Abortion & Depression

The mental & emotional effects of abortion

“Twenty-eight percent of women who regret their abortions attempt suicide, and over half of these women attempt suicide more than once” according to a study by the Elliot Institute.

A study based on a national, random sample of 700 women participating in a reproductive history survey, found that of the women surveyed, those who aborted their first pregnancy were 3.9 times more likely to engage in subsequent drug or alcohol abuse than those who have never had an abortion. Women who engaged in substance abuse prior to their first pregnancy were excluded from the study. There was less than 1 chance in 10,000 that these finding could have occurred due to chance.

Abortion-related substance abuse can have a profound impact on other areas of a woman’s life, including relationship problems, job-related difficulties, health problems, and increased risk of auto accidents resulting in injuries to themselves and others.

Comparing the maternal mortality risk of childbirth to that of abortion, when proper weight is given to the increased risk of breast cancer and suicide due to abortion, and the decreased risk of ovarian cancer with full-term pregnancy, abortion is many times more hazardous to the mother in the long run than carrying a child to term.

Researchers in Norway have also found that abortion presents a more significant damaging emotional impact on women than miscarriage. The study found that women who had an abortion two years ago were more likely than women who had miscarriages to be suppressing thoughts and feelings about the death of the baby.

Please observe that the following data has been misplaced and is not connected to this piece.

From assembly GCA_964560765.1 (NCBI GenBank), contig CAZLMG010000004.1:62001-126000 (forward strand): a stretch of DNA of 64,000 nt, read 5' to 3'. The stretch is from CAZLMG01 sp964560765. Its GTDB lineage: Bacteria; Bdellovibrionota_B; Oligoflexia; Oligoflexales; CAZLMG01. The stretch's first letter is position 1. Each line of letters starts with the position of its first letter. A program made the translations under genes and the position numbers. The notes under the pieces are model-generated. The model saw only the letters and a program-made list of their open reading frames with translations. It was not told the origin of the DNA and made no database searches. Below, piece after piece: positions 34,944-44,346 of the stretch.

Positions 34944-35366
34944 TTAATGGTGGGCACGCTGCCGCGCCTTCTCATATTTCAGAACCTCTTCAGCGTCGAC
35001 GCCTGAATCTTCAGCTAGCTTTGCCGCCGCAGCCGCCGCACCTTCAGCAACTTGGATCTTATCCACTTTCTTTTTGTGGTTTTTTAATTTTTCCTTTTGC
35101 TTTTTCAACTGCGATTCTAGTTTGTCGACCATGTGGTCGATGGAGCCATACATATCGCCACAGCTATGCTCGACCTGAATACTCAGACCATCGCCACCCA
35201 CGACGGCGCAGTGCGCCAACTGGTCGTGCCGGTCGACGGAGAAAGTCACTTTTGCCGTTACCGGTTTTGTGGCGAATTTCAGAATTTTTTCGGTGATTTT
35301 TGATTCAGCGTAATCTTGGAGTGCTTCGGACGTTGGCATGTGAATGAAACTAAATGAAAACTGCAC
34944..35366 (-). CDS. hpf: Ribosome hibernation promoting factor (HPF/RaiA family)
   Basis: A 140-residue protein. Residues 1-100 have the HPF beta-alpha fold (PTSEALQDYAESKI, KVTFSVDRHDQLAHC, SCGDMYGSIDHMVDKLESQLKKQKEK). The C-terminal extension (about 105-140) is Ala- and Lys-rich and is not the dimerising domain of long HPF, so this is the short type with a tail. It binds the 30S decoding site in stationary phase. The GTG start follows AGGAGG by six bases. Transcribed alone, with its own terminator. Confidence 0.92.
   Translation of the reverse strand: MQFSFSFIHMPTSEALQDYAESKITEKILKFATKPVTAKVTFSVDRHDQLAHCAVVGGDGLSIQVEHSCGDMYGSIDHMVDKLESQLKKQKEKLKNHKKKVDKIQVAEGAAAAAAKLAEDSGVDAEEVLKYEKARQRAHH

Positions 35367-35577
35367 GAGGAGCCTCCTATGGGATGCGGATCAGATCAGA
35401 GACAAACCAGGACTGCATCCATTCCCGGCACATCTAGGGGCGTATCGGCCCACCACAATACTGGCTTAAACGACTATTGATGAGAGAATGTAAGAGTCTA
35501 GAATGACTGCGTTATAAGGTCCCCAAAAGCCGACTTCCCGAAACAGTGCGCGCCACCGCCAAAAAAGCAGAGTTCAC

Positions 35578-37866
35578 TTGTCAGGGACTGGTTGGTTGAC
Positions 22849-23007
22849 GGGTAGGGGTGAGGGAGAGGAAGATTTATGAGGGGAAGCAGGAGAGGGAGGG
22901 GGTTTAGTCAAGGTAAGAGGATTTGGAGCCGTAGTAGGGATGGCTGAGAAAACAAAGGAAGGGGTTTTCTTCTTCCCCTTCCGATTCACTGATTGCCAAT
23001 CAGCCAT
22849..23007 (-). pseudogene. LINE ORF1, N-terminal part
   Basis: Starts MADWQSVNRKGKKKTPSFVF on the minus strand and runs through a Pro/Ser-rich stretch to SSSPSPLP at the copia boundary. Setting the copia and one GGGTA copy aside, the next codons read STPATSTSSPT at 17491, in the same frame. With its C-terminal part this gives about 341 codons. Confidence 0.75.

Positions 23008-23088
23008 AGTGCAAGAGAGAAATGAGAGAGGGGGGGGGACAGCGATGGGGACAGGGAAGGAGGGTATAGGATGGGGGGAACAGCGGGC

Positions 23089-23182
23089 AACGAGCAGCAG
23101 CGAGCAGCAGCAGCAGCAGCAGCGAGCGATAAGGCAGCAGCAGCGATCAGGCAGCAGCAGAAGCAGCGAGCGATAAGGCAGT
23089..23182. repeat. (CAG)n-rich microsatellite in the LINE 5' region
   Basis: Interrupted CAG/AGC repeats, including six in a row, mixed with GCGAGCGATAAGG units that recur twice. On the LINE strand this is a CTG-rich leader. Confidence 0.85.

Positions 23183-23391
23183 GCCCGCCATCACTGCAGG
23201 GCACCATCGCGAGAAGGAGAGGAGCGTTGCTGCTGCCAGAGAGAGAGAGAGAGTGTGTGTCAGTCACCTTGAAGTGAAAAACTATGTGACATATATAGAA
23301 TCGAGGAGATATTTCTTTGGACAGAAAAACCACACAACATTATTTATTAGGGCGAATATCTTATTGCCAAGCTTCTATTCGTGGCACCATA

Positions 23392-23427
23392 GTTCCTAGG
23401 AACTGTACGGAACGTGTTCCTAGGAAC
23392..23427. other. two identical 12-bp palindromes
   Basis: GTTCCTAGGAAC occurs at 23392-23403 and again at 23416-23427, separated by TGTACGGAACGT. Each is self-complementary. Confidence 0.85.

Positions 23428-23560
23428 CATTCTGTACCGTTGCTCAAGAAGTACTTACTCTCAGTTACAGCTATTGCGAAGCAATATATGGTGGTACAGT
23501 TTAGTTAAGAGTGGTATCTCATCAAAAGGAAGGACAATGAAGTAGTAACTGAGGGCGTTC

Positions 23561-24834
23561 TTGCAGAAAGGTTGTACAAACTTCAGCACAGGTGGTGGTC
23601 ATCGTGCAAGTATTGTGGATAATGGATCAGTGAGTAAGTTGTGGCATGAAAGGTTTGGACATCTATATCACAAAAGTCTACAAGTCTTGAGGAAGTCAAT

Overall, the study revealed that approximately 17% of 80 post-abortion women surveyed score highly on a scale measuring “avoidance” symptoms. Such symptoms include avoidance of what happened or “intrusion,” such as flashbacks or bad dreams.

The study found that 10 days after an abortion decision half of those who miscarried and nearly 30 percent of women who had abortions had negative feelings about the event. Women who had induced abortions were more likely to experience regret and feelings of “guilt and shame”. Only 3% of women who suffered from miscarriages had such symptoms showed.

Another prior study in the British Journal of Obstetrics and Gynecology of post-abortion patients only 8 weeks after their abortion, researchers found that 44% complained of nervous disorders, 36% had experienced sleep disturbances, 31% had regrets about their decision, and 11% had been prescribed psychotropic medicine by their family doctor.

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